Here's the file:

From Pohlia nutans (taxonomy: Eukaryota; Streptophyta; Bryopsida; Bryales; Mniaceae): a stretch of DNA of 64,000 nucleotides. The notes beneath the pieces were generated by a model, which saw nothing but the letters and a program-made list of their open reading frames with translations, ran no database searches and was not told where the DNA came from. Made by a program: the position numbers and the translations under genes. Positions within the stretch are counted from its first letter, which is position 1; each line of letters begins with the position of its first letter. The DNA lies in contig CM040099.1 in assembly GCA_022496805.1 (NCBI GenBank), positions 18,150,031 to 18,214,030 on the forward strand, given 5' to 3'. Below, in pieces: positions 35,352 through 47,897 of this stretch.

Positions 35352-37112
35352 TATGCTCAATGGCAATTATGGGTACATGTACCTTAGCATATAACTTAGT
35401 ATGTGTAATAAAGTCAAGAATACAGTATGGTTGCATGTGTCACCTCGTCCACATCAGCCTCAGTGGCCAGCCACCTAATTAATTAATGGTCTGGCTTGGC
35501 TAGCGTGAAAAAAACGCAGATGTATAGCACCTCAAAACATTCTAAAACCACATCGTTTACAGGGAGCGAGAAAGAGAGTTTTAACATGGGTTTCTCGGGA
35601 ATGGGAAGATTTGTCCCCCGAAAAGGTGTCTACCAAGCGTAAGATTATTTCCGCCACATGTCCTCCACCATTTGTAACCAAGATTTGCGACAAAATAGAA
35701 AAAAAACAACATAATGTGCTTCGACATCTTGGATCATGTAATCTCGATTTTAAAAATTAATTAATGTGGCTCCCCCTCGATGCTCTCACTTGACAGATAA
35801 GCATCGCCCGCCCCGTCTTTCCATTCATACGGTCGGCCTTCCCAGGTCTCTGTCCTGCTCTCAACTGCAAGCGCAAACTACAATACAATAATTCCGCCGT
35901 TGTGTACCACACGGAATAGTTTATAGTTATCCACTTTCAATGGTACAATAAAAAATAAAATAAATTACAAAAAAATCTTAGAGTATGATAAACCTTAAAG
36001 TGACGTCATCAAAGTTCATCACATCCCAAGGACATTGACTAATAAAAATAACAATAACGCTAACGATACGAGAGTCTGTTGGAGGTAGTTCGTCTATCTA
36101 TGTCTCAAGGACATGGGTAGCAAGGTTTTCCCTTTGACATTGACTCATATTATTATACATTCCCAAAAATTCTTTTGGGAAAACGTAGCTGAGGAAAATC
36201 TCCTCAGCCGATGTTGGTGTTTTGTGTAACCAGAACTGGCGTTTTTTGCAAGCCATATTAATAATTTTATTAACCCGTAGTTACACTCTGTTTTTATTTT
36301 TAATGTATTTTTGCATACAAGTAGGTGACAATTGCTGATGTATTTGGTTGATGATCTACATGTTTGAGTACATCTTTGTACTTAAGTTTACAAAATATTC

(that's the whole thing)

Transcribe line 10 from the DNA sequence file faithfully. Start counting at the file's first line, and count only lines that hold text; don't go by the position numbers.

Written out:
36001 TGACGTCATCAAAGTTCATCACATCCCAAGGACATTGACTAATAAAAATAACAATAACGCTAACGATACGAGAGTCTGTTGGAGGTAGTTCGTCTATCTA